Loss of Legitimacy.


Not by the People.

At times it’s starting to feel like the bigger issue now is the loss of legitimacy of the democratic institutions in America. Approval is at times lower than ten percent – and most often both elections and public opinion have ceased to have any real influence on the government.

When folks wonder about the “coherent voice” and “demands” of the growing movement – it’s sort of missing the point. People have lost their means of influence – and disagree with the rulers on issues like economy and foreign policy. It really is that simple.

And when all this is said and done – the boring solution to the whole problem is just passing electoral campaign reforms and get money out of politics. Then we’ll be alright.


6 thoughts on “Loss of Legitimacy.

  1. Thanks!

    And maybe this is just plain and ancient wisdom about human societies – that some are driven into the role of wealthy and greedy – and then go too far in search for ever more. So we eventually get a change, out of a variety of different natures. And this one will perhaps be medium in speed and mostly non-violent. But dense and persistent. Time will tell.

  2. Good get T&P…..

    It seems that the people sent to Congress and the White House forget they where elected to work THRU their petty grips and move to HELP the 314 American’s out there…

    That the needs of the Many should NOT be subordinate to one Political party, Religion or Corporation….

    Oh, quickly they forget about those who sent them….

    Then come election time it’s back to the little fibs that can get your vote……

    • Or even just playing theatrics for elections, having other plans and funding all along. If you think about how corrupt a “climate” could become within a working place, a school, a little village – the mainstream “just how it is” mentality on tiny Capitol Hill is probably very hard to escape or resist being shaped by.

      But this will straighten out. My guess is that this summer made the turning point. Then all of those tens of millions of people who generally hate and avoid politics were shaken up and awoken I think. Mix this with “Occupy” as the right place, label, symbolics, timing – and a younger generation with more “people power” than before, and the enormous middle class sympethizing; I think this will be one of the best and most beatiful “revolutions” (meaning just change/renewal) in recent human history.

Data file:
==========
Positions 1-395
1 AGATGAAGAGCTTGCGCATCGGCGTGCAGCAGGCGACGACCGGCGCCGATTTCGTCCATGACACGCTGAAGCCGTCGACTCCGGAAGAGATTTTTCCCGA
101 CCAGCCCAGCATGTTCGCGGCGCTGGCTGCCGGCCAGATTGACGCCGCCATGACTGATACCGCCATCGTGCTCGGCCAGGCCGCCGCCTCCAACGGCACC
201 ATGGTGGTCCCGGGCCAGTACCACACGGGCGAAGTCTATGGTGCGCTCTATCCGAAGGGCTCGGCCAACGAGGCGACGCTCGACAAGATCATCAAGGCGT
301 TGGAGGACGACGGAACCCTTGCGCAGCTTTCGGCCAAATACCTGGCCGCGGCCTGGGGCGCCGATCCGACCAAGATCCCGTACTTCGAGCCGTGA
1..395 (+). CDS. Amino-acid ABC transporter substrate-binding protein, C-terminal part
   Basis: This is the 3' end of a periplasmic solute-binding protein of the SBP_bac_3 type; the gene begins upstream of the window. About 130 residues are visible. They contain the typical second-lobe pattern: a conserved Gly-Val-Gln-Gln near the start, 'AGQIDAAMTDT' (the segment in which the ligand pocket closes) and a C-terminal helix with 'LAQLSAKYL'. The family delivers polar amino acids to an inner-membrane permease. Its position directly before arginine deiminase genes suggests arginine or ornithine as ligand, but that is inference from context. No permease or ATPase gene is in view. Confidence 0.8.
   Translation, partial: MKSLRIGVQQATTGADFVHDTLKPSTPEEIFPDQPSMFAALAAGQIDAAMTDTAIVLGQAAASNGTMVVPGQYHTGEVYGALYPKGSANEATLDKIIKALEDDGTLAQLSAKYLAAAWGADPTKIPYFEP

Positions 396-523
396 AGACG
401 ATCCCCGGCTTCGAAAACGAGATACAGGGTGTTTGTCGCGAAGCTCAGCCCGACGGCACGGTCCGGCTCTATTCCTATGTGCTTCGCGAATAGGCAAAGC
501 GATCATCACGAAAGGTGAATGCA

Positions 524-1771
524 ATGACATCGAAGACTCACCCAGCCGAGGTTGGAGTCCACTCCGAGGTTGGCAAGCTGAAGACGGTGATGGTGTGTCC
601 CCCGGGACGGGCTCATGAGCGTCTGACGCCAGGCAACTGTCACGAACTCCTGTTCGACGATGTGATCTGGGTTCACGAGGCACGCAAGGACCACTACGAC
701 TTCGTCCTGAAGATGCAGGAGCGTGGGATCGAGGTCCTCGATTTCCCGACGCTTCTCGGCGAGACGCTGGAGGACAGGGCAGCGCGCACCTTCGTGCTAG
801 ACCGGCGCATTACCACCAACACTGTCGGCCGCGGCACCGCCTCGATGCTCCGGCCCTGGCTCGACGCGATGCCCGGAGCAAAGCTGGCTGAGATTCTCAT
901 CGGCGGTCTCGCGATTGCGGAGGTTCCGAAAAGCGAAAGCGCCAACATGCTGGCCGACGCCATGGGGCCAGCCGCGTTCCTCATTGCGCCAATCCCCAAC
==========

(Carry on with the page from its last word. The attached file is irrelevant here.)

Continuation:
And I’m also surprised, if it persists, how quickly it happened, in relative terms. Something like 2016, 2017, 2018 would’ve sounded more likely.

  3. First-time visitor here. Nice site!

    DC politics has always been tough. One major difference today than 200 years ago is that the people are more informed about the tough fights that occur. One could argue that because we know more today and get information faster, that contributes to complacency toward government.

    The money factor is huge. Once elected, our representatives are constantly mining for dollars for the next election – especially on the House side. If they would only dress like NASCAR drivers!

    Then there is the need to follow the party line to maintain their money flow for reelection. Push against the party line, one would not last long. Thus their votes are more aligned with money and party than with the people. However, on the Senate side, we see some incumbents going against the party because of a need to win votes.

    A loss of credibility? Yes. A loss of legitimacy? I’m not sure.

    • Thanks – and welcome!

      I’ve been wondering about some of the same at times. Following politics very closely feels like a process of rough insights and perhaps in part necessary disillusionment.
      And things have been worse before – with blood and violence on the Senate floor, and maybe even more corruption before TR or FDR came to power and started cleaning up things.

      So the pendulum swings back and forth,
      probably right about this decade I think. But we’ll see.

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